There will be times that an interviewer knows some people or places in common with you. They may be aware of it because of how you got the interview, or because of information on your resume. Never ever speak badly of a school, university, teacher, employer, friend, or family member.  Employers value loyalty and if you show you’re s disloyal person, it won’t make a good impression. A job interview is not the place to air grievances about anyone or anything.

Be ready for personal questions
There are laws that govern some of what interviewers can and cannot ask. Although every interviewer should be aware of those laws, invariably some are not. Think about it and try to anticipate how you’ll handle such questions without losing your composure. It’s not really appropriate, but in some cases, those types of questions may be asked to see how you handle the situation.

Wait for the interviewer to mention salary and benefits

Before your interview, take some time to research pay scales. You can find minimum wage information for your state, and many other related facts on state government websites.  You can find industry wages, salary surveys, and a lot of relevant information on the Internet.

If the interviewer doesn’t mention salary or hourly wage, the only appropriate way for you to bring up the subject is when you are asked if you have any questions. At that point you want to be tactful and state something like, “Has a pay range been determined for this position?” it gives the interviewer the option to provide a yes or no answer, or specifics, as might be appropriate at that time.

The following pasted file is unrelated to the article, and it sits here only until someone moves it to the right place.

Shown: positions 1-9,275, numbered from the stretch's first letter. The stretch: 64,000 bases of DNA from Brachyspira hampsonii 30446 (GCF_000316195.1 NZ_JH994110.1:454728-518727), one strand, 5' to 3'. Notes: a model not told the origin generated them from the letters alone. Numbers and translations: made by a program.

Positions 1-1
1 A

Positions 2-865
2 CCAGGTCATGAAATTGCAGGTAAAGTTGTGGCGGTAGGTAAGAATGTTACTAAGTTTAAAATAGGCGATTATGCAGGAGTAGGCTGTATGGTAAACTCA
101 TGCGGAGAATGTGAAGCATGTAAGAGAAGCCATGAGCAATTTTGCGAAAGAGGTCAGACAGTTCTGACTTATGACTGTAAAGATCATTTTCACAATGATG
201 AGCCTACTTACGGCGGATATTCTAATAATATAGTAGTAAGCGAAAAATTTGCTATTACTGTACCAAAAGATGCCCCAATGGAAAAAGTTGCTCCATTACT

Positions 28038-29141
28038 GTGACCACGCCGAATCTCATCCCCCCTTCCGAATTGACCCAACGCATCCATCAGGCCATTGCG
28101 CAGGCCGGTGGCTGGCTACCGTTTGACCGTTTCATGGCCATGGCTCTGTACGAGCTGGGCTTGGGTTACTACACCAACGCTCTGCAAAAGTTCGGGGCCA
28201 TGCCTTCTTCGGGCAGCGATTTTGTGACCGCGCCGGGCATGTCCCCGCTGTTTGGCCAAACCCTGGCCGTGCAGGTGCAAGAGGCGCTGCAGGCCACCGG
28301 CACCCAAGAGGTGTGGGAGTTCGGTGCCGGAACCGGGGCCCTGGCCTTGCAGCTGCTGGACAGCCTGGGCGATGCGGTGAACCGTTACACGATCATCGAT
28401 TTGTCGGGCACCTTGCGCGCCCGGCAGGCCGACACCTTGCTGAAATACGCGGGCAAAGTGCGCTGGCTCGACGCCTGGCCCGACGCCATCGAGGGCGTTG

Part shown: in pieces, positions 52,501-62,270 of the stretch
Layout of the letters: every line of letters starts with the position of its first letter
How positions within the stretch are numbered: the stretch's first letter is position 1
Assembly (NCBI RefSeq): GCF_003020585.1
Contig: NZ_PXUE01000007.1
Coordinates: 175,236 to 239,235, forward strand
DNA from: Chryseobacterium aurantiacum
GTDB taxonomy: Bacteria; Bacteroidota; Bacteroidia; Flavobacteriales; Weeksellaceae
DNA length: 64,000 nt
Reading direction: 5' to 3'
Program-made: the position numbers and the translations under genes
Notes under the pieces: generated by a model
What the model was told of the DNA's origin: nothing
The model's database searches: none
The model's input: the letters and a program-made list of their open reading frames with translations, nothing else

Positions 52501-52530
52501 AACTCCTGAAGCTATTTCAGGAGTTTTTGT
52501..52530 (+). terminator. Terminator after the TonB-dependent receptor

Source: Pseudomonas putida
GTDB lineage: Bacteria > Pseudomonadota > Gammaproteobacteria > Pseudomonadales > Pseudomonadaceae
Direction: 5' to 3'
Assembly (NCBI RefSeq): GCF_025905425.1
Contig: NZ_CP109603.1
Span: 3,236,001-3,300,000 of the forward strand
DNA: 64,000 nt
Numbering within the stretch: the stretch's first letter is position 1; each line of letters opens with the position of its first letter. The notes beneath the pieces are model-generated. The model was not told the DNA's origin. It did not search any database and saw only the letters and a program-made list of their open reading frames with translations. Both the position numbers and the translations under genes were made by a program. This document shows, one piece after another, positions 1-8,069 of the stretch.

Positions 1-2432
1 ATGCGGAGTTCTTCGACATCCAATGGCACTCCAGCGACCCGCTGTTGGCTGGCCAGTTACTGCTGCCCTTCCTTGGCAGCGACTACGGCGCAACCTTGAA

Don’t expect a job offer at the first interview


It’s very common for there to be a second round of interviews before a hiring decision is made. The interview process may even go beyond that. Some jobs require background checks or credit checks. Some employers require drug tests.

Social media

Remember that there’s a very good chance a prospective employer will check out your social media presence. If there’s anything out there you’d be embarrassed to have an employer see, take the time to clean it up and or make it private.

End your interview in the best way possible

You want to do your part to close the interview on an appropriately positive and enthusiastic note. Express your interest in the job and ask what the next step will be. Sincerely thank the interviewer for his/her time. If you haven’t done so already, ask the interviewer for a business card. Leave courteously with a handshake and a smile.

Bear in mind that an interview isn’t complete until you follow up with a thank-you note, which can be in the form of an e-mail. Express your appreciation for the interview. If you’re really still interested after the interview, reaffirm that for the interviewer. This is a small but very meaningful step that can make you stand out from the pack.


I hope this is useful for some of you. Do you have anything to add on the subject? Any good interview stories, or horror stories? I’d love to hear them, so reach out to me at You just might find yourself mentioned and thanked in a future newsletter!